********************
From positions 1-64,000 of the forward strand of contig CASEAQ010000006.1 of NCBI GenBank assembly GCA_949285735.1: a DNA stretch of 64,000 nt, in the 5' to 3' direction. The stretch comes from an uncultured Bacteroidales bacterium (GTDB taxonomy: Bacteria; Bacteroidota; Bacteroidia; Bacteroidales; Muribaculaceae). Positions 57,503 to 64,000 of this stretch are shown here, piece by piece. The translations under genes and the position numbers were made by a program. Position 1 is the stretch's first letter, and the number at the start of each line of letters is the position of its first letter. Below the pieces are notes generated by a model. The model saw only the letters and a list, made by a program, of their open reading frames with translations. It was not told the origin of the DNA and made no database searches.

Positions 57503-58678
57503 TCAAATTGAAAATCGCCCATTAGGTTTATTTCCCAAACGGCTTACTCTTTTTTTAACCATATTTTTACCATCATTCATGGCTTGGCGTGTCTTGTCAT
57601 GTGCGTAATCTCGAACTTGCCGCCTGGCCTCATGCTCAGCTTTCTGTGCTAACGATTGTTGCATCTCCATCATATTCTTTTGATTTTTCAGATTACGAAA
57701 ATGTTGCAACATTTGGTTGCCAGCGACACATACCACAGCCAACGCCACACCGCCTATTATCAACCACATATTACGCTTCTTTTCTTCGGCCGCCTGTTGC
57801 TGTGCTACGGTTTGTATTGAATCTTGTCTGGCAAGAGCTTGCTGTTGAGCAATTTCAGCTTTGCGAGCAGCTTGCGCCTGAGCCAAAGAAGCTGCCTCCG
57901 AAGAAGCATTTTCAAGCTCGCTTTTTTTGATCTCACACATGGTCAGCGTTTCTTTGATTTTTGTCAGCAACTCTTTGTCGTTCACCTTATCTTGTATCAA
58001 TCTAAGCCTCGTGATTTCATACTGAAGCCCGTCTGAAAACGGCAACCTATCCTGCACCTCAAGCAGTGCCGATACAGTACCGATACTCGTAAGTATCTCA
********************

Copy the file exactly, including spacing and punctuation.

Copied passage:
From positions 1-64,000 of the forward strand of contig CASEAQ010000006.1 of NCBI GenBank assembly GCA_949285735.1: a DNA stretch of 64,000 nt, in the 5' to 3' direction. The stretch comes from an uncultured Bacteroidales bacterium (GTDB taxonomy: Bacteria; Bacteroidota; Bacteroidia; Bacteroidales; Muribaculaceae). Positions 57,503 to 64,000 of this stretch are shown here, piece by piece. The translations under genes and the position numbers were made by a program. Position 1 is the stretch's first letter, and the number at the start of each line of letters is the position of its first letter. Below the pieces are notes generated by a model. The model saw only the letters and a list, made by a program, of their open reading frames with translations. It was not told the origin of the DNA and made no database searches.

Positions 57503-58678
57503 TCAAATTGAAAATCGCCCATTAGGTTTATTTCCCAAACGGCTTACTCTTTTTTTAACCATATTTTTACCATCATTCATGGCTTGGCGTGTCTTGTCAT
57601 GTGCGTAATCTCGAACTTGCCGCCTGGCCTCATGCTCAGCTTTCTGTGCTAACGATTGTTGCATCTCCATCATATTCTTTTGATTTTTCAGATTACGAAA
57701 ATGTTGCAACATTTGGTTGCCAGCGACACATACCACAGCCAACGCCACACCGCCTATTATCAACCACATATTACGCTTCTTTTCTTCGGCCGCCTGTTGC
57801 TGTGCTACGGTTTGTATTGAATCTTGTCTGGCAAGAGCTTGCTGTTGAGCAATTTCAGCTTTGCGAGCAGCTTGCGCCTGAGCCAAAGAAGCTGCCTCCG
57901 AAGAAGCATTTTCAAGCTCGCTTTTTTTGATCTCACACATGGTCAGCGTTTCTTTGATTTTTGTCAGCAACTCTTTGTCGTTCACCTTATCTTGTATCAA
58001 TCTAAGCCTCGTGATTTCATACTGAAGCCCGTCTGAAAACGGCAACCTATCCTGCACCTCAAGCAGTGCCGATACAGTACCGATACTCGTAAGTATCTCA